Yesterday Denmark announced the first known case of Tamiflu-resistant H1N1. Today Hong Kong announced a teen who flew in from San Francisco tested positive for a resistant strain. Also, Japan announced a woman from Osaka also is resistant after a 10 day course of the medication.

"This marks t... Read More

Genetics 101

23andme, "the world's trusted source of personal genetic information", has produced a great animation series about genes and genetics. The films will be aired during Gene Screen, a night of film on health and genetics in Washington, D.C. on July 16. Watch an animated guide to your genes, SNPs, p... Read More

Methane-producing molecule can also repair DNA

Archaea are single-celled organisms and a domain unto themselves, quite apart from the so called eukaryotes, being bacteria and higher organisms. Many species live under extreme conditions, and carry out unique biochemical processes shared neither with bacteria nor with eukaryotes. Methanogenic ... Read More

Gene Expression of Listeria During Infection in Real Time

"Scientists in Portugal and France managed to follow the patterns of gene expression in food-poisoning bacteria Listeria monocytogenes (L. monocytogenes) live during infection for the first time. The work about to be published in PLoS Pathogens shows how the bacterial genome shifts to better ada... Read More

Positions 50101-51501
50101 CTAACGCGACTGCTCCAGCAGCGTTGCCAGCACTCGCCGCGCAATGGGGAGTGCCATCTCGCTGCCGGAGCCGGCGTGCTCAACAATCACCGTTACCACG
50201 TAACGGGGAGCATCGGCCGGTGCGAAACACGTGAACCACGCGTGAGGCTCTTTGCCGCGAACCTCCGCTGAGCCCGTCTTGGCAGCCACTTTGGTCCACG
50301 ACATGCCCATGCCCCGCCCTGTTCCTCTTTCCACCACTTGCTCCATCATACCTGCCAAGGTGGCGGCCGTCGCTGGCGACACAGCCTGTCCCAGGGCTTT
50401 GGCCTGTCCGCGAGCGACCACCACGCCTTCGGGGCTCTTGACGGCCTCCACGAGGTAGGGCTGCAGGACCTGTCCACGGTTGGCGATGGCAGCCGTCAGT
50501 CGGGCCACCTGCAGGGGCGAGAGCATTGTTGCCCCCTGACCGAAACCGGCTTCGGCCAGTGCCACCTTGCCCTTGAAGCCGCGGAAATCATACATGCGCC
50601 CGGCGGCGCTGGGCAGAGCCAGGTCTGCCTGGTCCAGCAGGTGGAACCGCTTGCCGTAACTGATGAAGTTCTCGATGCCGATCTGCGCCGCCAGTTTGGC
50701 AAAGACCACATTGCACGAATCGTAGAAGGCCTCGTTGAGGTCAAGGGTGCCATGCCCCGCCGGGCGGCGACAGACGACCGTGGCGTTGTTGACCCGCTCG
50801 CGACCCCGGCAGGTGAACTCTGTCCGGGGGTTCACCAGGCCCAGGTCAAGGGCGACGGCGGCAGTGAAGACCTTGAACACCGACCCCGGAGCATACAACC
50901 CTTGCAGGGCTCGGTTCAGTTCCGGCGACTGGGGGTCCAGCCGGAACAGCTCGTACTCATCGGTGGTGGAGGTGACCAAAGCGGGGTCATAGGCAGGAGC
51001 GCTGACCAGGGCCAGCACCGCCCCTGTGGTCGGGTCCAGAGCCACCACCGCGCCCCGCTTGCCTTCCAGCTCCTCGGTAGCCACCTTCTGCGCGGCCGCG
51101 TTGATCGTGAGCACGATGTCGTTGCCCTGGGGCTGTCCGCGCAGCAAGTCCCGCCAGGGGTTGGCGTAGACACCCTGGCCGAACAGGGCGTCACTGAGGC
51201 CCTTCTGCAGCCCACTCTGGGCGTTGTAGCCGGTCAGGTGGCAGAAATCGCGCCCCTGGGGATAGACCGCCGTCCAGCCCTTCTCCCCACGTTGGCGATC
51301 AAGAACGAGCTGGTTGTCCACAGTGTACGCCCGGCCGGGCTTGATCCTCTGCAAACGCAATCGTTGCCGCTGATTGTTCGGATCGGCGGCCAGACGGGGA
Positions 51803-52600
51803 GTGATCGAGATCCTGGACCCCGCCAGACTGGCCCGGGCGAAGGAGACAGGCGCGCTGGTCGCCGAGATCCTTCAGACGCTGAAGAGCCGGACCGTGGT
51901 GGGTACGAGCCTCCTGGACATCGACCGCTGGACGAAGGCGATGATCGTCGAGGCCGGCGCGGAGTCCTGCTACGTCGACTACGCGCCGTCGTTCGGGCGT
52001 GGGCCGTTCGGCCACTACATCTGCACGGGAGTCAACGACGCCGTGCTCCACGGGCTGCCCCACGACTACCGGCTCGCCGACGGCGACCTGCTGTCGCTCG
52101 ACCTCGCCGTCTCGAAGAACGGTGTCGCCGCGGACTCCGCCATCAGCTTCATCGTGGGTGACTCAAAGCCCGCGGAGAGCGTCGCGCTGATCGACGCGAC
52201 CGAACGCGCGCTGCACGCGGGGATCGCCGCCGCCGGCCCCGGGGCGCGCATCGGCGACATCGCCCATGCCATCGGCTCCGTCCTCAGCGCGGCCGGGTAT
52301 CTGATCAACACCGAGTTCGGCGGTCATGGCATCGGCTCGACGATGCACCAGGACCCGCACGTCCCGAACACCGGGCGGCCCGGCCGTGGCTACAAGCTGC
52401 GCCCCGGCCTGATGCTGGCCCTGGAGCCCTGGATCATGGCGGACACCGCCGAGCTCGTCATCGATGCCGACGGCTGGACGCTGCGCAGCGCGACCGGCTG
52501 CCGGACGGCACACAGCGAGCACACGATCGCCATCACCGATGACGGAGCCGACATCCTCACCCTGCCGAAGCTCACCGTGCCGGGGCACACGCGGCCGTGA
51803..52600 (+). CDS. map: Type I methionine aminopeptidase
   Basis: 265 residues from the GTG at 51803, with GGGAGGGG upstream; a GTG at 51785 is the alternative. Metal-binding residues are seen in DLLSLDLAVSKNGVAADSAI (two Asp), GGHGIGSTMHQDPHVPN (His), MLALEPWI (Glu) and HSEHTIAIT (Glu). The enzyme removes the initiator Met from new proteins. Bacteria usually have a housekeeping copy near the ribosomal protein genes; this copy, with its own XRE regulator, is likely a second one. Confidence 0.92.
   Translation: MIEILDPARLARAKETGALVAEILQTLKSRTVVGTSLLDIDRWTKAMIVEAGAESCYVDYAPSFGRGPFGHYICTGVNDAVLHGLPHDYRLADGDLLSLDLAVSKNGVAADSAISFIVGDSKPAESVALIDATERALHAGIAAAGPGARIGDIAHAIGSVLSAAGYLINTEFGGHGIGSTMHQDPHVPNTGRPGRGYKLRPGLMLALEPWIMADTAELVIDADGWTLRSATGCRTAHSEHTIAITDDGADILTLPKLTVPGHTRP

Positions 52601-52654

Are microbiologists with beards a threat to public health?

A paper published in PubMed that appeared in the July 1967 edition of Applied Microbiology reports that men with beards who work in microbiology labs may be a public health hazard. The authors conclude that although lab personnel who wash their beards reduced the amount of virus or toxin, a suff... Read More

How infallible are scientists?

How honest are scientists? Most people in the general populace probably take scientists and researchers at face value but a recent paper published in the Public Library of Science by Daniele Fanelli of the University of Edinburgh suggests it is commoner than scientists would like the rest of the... Read More

New viruses are providing some clues to how viruses evolved

The science of metagenomics has uncovered that viruses are the most abundant and genetically diverse organisms on earth. In an article published in Microbiology Today, Peter Simmons from the Centre for Infectious Diseases, University of Edinburgh, discusses how discoveries of new viruses are pro... Read More